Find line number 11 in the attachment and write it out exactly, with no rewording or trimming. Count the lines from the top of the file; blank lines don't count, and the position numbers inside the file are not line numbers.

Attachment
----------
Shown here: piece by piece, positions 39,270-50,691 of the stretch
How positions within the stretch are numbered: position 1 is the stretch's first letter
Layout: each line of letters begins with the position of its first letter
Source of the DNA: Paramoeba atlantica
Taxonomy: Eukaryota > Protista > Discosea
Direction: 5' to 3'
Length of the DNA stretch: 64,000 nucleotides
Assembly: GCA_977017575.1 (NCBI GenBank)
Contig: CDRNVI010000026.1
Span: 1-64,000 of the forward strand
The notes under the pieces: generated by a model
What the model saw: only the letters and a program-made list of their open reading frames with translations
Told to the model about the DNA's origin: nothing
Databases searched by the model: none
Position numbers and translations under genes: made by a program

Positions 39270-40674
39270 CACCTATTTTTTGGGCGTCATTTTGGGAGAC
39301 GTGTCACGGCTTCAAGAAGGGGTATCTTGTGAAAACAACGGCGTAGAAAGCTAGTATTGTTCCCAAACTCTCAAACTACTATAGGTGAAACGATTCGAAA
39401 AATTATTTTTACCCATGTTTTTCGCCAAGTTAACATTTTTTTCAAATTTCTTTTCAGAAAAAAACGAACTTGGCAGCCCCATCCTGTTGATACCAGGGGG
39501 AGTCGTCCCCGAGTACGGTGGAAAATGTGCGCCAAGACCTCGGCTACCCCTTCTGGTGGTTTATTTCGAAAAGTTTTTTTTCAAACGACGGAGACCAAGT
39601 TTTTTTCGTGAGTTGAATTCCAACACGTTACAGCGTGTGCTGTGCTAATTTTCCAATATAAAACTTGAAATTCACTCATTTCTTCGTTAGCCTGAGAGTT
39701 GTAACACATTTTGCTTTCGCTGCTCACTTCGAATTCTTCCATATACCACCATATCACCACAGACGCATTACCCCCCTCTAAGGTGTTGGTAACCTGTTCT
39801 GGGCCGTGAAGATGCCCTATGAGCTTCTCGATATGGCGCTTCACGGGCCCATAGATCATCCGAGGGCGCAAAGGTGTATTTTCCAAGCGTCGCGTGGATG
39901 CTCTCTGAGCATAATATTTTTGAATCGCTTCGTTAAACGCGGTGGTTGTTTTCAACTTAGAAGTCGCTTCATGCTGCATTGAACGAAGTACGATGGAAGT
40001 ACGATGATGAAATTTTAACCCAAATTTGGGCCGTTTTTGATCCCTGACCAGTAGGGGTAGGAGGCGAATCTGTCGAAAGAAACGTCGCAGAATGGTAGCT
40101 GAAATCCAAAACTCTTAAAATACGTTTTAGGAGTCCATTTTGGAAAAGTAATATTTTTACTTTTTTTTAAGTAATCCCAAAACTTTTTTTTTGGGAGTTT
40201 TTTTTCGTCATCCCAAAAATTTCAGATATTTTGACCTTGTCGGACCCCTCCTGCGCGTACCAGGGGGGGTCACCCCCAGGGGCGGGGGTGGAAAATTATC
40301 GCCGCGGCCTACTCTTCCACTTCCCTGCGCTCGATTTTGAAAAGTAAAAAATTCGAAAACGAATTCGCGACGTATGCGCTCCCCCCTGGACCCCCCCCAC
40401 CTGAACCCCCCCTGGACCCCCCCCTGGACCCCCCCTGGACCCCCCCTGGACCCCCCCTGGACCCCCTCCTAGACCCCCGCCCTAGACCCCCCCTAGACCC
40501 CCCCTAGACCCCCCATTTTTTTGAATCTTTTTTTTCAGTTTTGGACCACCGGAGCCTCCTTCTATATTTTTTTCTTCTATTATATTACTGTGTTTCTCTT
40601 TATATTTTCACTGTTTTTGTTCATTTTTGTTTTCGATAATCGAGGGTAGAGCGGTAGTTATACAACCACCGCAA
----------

The notes under the pieces: generated by a model